Re: [asa] Brownback on evolution

From: David Clounch <david.clounch@gmail.com>
Date: Sun Jun 03 2007 - 01:56:15 EDT

No.

But by all means attack me personally instead of dealing with the issues
under discussion.
Make me the issue. Change the subject to a case we weren't talking about.
Then take my remarks, out of context, and inject them into that. Take what
someone else wrote, not what I wrote, and attribute it to me.

This is done for a reason. But it doesn't sound like the ASA members I know.

On 6/2/07, PvM <pvm.pandas@gmail.com> wrote:
>
> <quote>David Clounch, of the US-based Intelligent Design Network, said
> ID had not been disproved and, therefore, it was a theory that should
> be taught to schoolchildren.</quote>
>
> From http://news.scotsman.com/topics.cfm?tid=1359&id=2439462005
>
> Is this you Dave? Did they quote you correctly?
>
> ID has not been disproven thus it should be taught. And yet, Newton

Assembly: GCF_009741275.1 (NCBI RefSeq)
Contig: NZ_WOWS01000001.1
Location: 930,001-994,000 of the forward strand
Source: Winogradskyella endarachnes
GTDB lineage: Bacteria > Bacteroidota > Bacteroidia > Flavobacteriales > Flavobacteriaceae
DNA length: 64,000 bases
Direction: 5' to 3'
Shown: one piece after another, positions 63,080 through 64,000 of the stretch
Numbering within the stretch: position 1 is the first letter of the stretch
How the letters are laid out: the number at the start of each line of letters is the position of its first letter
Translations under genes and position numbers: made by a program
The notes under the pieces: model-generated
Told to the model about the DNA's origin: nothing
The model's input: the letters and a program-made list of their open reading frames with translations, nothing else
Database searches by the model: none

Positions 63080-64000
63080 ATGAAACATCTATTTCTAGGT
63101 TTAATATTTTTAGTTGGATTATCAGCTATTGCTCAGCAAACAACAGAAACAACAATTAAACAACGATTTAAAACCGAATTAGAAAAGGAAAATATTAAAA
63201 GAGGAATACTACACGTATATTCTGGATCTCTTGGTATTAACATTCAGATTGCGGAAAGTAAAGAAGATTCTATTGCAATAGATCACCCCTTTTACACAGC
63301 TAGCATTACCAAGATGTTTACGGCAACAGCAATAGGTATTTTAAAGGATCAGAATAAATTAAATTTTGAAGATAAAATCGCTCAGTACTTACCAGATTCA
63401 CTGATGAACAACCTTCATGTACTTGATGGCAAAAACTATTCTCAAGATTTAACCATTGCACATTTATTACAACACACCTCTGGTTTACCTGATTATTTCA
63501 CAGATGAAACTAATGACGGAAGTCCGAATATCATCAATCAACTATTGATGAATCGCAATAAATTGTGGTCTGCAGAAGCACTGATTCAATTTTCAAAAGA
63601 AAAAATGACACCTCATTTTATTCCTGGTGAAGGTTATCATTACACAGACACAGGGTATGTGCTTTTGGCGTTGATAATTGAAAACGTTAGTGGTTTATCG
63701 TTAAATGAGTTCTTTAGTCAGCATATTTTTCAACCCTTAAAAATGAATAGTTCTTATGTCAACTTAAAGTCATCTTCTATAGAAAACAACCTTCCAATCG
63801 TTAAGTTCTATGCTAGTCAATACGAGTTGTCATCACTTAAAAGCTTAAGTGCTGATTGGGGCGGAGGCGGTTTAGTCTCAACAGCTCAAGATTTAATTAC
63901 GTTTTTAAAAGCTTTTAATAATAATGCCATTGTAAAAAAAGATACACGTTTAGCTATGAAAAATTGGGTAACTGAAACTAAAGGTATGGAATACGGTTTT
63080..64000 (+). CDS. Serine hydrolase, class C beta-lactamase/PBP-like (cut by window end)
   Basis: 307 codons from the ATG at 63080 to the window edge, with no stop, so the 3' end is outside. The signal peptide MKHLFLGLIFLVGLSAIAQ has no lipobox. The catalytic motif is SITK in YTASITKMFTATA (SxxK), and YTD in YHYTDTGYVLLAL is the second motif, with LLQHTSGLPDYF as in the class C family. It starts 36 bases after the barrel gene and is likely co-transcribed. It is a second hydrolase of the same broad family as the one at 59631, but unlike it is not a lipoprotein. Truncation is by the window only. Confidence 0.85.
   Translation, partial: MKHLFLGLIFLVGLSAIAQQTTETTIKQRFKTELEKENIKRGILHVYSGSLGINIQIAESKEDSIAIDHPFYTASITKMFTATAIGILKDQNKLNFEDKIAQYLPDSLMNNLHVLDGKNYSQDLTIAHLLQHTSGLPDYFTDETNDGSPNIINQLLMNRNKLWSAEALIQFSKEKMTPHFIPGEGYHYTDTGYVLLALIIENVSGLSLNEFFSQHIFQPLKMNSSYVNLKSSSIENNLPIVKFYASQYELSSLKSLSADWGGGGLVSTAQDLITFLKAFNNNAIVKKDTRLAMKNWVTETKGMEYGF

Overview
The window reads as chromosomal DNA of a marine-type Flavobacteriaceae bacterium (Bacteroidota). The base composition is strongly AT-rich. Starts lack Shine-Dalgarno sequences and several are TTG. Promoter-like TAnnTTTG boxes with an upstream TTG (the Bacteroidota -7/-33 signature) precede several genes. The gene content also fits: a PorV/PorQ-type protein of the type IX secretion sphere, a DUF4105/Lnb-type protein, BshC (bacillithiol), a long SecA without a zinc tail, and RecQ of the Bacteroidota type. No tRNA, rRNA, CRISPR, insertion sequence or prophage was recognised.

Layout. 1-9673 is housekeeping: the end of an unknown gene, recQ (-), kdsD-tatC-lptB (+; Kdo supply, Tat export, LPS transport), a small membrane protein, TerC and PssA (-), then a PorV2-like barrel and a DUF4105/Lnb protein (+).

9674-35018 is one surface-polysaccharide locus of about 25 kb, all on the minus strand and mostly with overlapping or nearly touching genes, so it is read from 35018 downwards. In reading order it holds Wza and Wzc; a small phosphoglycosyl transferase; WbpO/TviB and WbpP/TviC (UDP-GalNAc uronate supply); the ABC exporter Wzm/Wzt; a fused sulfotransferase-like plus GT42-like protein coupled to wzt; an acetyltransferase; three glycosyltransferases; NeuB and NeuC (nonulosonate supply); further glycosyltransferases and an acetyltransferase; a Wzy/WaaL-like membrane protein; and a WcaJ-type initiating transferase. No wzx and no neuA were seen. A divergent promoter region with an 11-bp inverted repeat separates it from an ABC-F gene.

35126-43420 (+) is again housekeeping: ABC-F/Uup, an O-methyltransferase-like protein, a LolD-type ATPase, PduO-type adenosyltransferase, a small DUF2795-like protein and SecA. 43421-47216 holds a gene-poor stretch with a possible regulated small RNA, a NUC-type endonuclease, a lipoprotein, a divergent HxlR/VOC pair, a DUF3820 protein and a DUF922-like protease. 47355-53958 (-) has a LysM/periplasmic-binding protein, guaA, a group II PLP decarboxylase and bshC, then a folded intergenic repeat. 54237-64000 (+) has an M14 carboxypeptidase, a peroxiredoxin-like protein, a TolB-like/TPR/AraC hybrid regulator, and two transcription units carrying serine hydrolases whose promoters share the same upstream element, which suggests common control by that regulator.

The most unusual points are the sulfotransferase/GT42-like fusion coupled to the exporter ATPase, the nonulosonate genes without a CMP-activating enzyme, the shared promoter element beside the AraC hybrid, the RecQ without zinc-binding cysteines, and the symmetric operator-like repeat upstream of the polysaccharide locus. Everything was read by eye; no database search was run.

> was wrong to attribute the orbits of planets to a deity, and nothing
> happened to ID, after all, finding scientific answers for our
> ignorance hardly disproves our ignorance now does it? Ignorance will
> continue and ID will find solace in our inabilities to understand
> God's creation.
> But really, ID can hardly be seen as a scientific theory worth
> teaching to school children in a science class. Although I could
> potentially see some reasons why it may be taught in schools, after
> all we do still mention alchemy and witch craft I believe.
>
> David Clounch again
>
> <quote>"Are these people saying science has concluded there is no
> design? I think it's completely unscientific to draw that conclusion,"
> he said. "The plaintiffs want to tell everybody's kids if you believe
> there is design in the world, that's irrational and science doesn't
> say that. But science doesn't say anything about that.</quote>
>
> No these people are saying that 1) ID fails to be a science 2) forcing
> ID to be taught as such is fraught with religious problems, which run
> so deep that it may be impossible to disentangle them. Perhaps David
> is somewhat confused as to what the plaintiffs may believe? Is this
> the miscarriage of justice you are referring to?
> I believe Judge Jones' decision was one of great thought and care and
> he did both science, education and religion a favor by his ruling I
> believe.
>

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Received on Sun Jun 3 01:57:02 2007

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